The neck coils are adorned on females around 5 years of age and are gradually increased as they mature. The rings can be found to a length of approx. 15 inches (38 cm), with 16-22 coils, weighing between 5 – 20 kilos. It is this combined weight which acts to push down the collarbone, compressing the rib cage, and pulling up about four thoracic vertebrae into the neck. The coils don’t actually elongate the neck; they simply over time depress the collar bones giving the illusion of longer necks.

It is further believed that only girls born on a Wednesday with a full-moon could wear the rings around their necks, today there are more women wearing the rings in Thailand than maybe still in Myanmar.

Hill Tribes Thailand Padaung Travel Thailand

 Beliefs and Practices

 The Padaung traditional religion, which they call ‘Kan Khwan’,  is animistic, rooted both in nature and in their ancestral spirits. This form of religion is believed to have been practiced since the people migrated from Mongolia during the Bronze Age. It includes the belief that the Kayan people are the result of a union between a female dragon and a male human/angel hybrid.

The people have a strong belief in omens and nothing is done without reference to some form of fortune telling, including breaking thatch grass, but most importantly consulting chicken bones. Dreams are also used to make predictions. This is especially true during the annual festivals and during “Cleansing Ceremonies” which are held when a family has encountered ill fortune.

Today the Padaung people follow a number of other religions including Buddhism and Christianity, which many still combine with their traditional beliefs


Language and System of Writing

The Karen as a whole do not have a pre-modern written language, their history was/is passed down to the next generation in stories and songs. Their tales tell of them as orphans, who lost their writing system after God handed it down to them, which would be later returned by visitors from a far away land. Many Karen thought this promise had finally been fulfilled when Italian Christian missionaries in the 19th Century descended on them, this possibly explains why we find today that almost 50% of the Karen people in Thailand have lost their ancient traditions,  beliefs and original identity to the Christian faith.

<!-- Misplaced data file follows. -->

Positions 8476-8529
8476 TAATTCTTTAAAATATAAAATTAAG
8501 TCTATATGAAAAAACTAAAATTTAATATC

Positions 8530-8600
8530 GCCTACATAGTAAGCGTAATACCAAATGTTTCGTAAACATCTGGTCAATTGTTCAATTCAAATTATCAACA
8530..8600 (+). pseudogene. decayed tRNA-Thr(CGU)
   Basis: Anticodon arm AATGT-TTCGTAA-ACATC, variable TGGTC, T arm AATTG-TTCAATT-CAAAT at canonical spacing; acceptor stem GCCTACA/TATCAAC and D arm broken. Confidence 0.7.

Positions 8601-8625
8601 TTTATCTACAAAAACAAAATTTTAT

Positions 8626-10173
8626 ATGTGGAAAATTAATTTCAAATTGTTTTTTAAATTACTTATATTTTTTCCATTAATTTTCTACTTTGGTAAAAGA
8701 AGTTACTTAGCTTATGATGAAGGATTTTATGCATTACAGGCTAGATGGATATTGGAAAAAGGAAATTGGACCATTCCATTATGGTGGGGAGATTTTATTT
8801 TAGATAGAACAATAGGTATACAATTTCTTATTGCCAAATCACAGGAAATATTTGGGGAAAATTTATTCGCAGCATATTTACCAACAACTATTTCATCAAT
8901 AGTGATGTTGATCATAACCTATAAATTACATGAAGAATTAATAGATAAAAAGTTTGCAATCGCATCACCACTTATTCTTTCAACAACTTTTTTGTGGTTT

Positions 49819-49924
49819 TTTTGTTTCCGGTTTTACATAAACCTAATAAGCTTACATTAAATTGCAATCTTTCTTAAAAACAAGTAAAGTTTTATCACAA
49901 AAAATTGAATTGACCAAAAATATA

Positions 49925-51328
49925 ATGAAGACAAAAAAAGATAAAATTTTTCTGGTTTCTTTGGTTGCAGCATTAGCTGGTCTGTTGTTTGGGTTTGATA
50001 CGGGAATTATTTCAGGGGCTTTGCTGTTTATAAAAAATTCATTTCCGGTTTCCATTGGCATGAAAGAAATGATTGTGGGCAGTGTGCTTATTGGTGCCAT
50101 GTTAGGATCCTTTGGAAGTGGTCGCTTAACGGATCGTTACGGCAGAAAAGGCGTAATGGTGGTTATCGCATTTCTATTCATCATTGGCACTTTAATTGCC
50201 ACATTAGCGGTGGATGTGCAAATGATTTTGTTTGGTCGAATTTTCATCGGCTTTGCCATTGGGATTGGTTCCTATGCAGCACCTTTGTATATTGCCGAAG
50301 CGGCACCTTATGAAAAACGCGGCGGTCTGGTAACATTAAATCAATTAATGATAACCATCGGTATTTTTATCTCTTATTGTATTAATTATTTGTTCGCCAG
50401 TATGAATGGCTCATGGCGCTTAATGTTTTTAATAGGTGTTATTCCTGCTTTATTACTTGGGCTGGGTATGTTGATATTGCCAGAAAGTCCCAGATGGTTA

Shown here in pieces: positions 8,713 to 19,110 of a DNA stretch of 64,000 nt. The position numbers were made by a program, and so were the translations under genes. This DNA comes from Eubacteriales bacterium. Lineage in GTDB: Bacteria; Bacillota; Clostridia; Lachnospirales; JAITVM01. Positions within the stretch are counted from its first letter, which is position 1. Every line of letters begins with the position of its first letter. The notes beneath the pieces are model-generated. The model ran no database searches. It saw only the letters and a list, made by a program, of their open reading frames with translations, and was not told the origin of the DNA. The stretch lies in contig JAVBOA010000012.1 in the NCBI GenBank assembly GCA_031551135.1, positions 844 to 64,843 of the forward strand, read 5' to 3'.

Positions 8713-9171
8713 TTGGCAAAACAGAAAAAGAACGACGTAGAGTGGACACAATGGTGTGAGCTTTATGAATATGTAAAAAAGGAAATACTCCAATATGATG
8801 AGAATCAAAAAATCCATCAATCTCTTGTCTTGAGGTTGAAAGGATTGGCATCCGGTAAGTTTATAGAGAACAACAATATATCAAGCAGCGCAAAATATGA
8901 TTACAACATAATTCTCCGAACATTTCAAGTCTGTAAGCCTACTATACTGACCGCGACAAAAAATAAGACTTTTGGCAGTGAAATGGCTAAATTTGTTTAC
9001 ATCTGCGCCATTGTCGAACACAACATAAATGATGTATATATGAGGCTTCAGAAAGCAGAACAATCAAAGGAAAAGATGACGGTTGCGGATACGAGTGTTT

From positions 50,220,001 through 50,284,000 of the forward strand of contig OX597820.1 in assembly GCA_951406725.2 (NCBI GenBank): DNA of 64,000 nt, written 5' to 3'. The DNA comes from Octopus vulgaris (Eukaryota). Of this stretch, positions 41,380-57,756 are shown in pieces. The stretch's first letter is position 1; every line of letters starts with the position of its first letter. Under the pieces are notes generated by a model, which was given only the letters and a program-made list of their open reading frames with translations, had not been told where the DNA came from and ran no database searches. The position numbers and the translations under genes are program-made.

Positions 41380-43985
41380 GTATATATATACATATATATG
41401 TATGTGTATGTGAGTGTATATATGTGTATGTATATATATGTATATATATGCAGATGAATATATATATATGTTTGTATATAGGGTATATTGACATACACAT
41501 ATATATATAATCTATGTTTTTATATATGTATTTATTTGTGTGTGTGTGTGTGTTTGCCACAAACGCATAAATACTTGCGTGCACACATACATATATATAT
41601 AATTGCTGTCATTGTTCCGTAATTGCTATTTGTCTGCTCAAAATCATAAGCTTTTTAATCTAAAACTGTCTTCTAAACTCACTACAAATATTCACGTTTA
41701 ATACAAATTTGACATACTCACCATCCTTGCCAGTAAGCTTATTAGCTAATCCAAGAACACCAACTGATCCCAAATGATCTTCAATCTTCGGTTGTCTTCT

Social Organization

A village is headed by a chief or headman and a council of elders. The headman’s position is hereditary and his traditional roles are with the help of the council of elders to deal with village disputes and equally important to conduct religious ceremonies, where he is seen as the spiritual link to the village spirits.
Hill Tribes Thailand Padaung Travel Thailand

Religious Practitioners


The two major traditional religious practitioners in each village, the chief/headman and the eldest woman of the senior line of the matrilineage.

There are also people endowed with ‘pgho’, (supernatural power), including prophets (wi) and medicine teachers (k’thi thra). There are also witches or “false prophets” (wi a’bla) who put their power to evil purposes.


Subsistence and Commercial Activities 


While the Padaung as with the vast majority of the Hill Tribes, were once Swindon (slash and burn) subsistence farmers, they have within a generation converted to cultivating wet rice along with other crops such as  tea, maize, legumes, yams, sweet potatoes, peppers, chilies, and cotton. While in the lower valleys they also grow Tobacco, betel leaves and nuts, and fruits including bananas, durians, and mangoes. The Padaung will also raise live stock for sale or for their ceremonies and/or consumption. Wealth amongst the people is counted in livestock and rice, with elephant owners enjoying the highest status.
Padaung males still hunt for birds, squirrels, lizards, deer, and wild pigs. They use crossbows, slingshots, snares, traps, and guns, while women and children may collect roots, leaves, bamboo shoots, herbs and bark for medicinal purposes, wild fruits, frogs, small lizards, insects, paddy crabs, ant larvae, honey, beeswax, mushrooms, firewood, weeds for pig food and snakes.

 Hill Tribes Thailand Padaung Travel Thailand



Proposals, which require parental approval, are made by the young man or woman, although a go-between is often used. Premarital sex is prohibited, and 15 to 20 percent of bridegrooms pay a fine for having broken the rule. The majority of unmarried Karen women wear a white robe to indicate that they are as yet unmarried. However, as soon as a union is approved the bride will begin weaving a different colored dress for her wedding day

The marriage ceremony involves rituals to the Lord of Land and Water marking the union of the new couple and the husband’s incorporation into the bride’s parents’ household. The ritual and wedding feast in the bride’s village can last three days. After marriage the bride gives up her long white dress for the black embroidered blouse and red-and-black tubular sarong of married women; men continue to wear the traditional red fringed shirt.

Marriage is considered a very important part of a woman’s life; so much so, that if a woman dies before marriage, she is nonetheless buried (or cremated) in married women’s clothing. This, they believe, reduces the chances of malevolent spirits preventing her from entering the afterlife.

Hill Tribes Thailand Padaung Travel Thailand

Karenni (Red Kaen) Family Tree


Hill Tribes Thailand Padaung Travel Thailand

Karenni (Red Kaen) Family Tree

Hill Tribes Thailand Padaung Travel Thailand

Facts on Thailand, Hill Tribes, North Thailand